For 40 years, Nancy Forrester has been tending this garden and inviting the public to share in her love of plants and animals. Tucked away at the end of tiny Freeschool Lane, Nancy Forrester’s Secret Garden sits in the center of some of the densest development in the country.
That this priceless parcel has escaped development is nothing less than a miracle. Developers regularly salivate over the property, certain that it could be turned into nine upscale vacation homes. But Nancy vowed that would never happen. When the Forrester family acquired the land in 1969, it was used primarily as a dumping ground. Nancy immediately began cleaning it up and planting a variety of tropical plants around the site’s existing 50 trees.
Step into this oasis today and the side-by-side buildings of Old Town disappear, hidden from view by a tropical rainforest full of orchids, Bromeliads, ferns, and more than 150 species of palms. Along the path, squawking parrots, macaws, and cockatoos perch in cages, competing for attention. The birds were added some years ago, when Nancy became aware that exotic birds all over the country needed rescuing. She began taking them in, creating a Parrot Rescue Preserve to care for them and place them in new homes.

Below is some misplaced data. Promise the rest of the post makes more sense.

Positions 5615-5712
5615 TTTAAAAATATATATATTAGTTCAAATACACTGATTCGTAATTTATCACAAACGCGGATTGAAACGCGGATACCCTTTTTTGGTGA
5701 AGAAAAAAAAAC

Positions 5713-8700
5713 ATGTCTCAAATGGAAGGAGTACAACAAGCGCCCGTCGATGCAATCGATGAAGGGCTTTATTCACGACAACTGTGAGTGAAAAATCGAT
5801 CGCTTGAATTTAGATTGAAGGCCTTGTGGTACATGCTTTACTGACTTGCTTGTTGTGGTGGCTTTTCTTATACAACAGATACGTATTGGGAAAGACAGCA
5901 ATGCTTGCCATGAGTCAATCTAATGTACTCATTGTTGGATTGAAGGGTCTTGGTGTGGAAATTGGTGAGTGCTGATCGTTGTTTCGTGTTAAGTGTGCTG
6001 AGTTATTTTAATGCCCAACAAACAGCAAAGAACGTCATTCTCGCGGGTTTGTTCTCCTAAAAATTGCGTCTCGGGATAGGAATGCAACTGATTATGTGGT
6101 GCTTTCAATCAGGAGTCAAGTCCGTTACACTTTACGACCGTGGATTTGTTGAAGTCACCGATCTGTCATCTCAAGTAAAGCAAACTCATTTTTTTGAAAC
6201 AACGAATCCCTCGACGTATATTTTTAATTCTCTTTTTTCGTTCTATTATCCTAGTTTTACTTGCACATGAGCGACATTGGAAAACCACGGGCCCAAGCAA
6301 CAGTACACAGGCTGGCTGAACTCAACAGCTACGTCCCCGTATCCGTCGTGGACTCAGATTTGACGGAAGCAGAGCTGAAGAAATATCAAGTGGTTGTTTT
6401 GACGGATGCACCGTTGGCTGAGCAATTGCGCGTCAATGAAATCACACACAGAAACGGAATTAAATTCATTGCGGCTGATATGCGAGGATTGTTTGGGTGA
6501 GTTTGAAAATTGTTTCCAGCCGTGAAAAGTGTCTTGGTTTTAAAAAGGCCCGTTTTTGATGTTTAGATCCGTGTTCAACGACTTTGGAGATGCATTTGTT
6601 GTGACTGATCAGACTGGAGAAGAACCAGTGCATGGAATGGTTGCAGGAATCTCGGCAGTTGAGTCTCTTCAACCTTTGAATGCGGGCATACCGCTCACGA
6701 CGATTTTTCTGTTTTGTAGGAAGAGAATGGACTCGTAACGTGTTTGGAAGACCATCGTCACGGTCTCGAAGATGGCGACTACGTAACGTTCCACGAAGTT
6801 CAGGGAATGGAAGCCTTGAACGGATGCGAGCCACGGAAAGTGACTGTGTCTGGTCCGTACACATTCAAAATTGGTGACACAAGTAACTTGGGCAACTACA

Unfortunately, the garden may be too much of a secret. Its location at the end of an inconspicuous alleyway makes it difficult to find, and since the bulk of the funds required to run the garden are provided by Nancy personally, there is little money to advertise. Even the modest $10 entrance fee collected at the gate on the “honor system” does little to defray costs. Realizing she could no longer afford to personally shoulder the expenses, Nancy transferred stewardship of the garden to the Mana Project, a non-profit 501(c)3 organization created specifically for this task.
For her 70th birthday last year, Nancy requested donations to continue the legacy of the garden. So far, the donations have been few and the fate of the garden is uncertain. At the moment, however, Nancy continues to run the day-to-day operations under the auspices of the Mana Project, hoping for a miracle that will save it for future generations. So far, Nancy is hanging in there. I, for one, fervently hope that the squawks of the macaws will never be replaced by the roar of the bulldozer.
To learn more, watch the three part video series about the Mana Project that was produced by GoodTube.
Whether planning to visit Key west for a week, a weekend, or just a day trip, visitors will discover hundreds of fun things to do on this funky isle that marks the southernmost spot in the U.S.
Photos courtesy of Barbara Weibel
Article by Barbara Weibel of Hole In The Donut Travels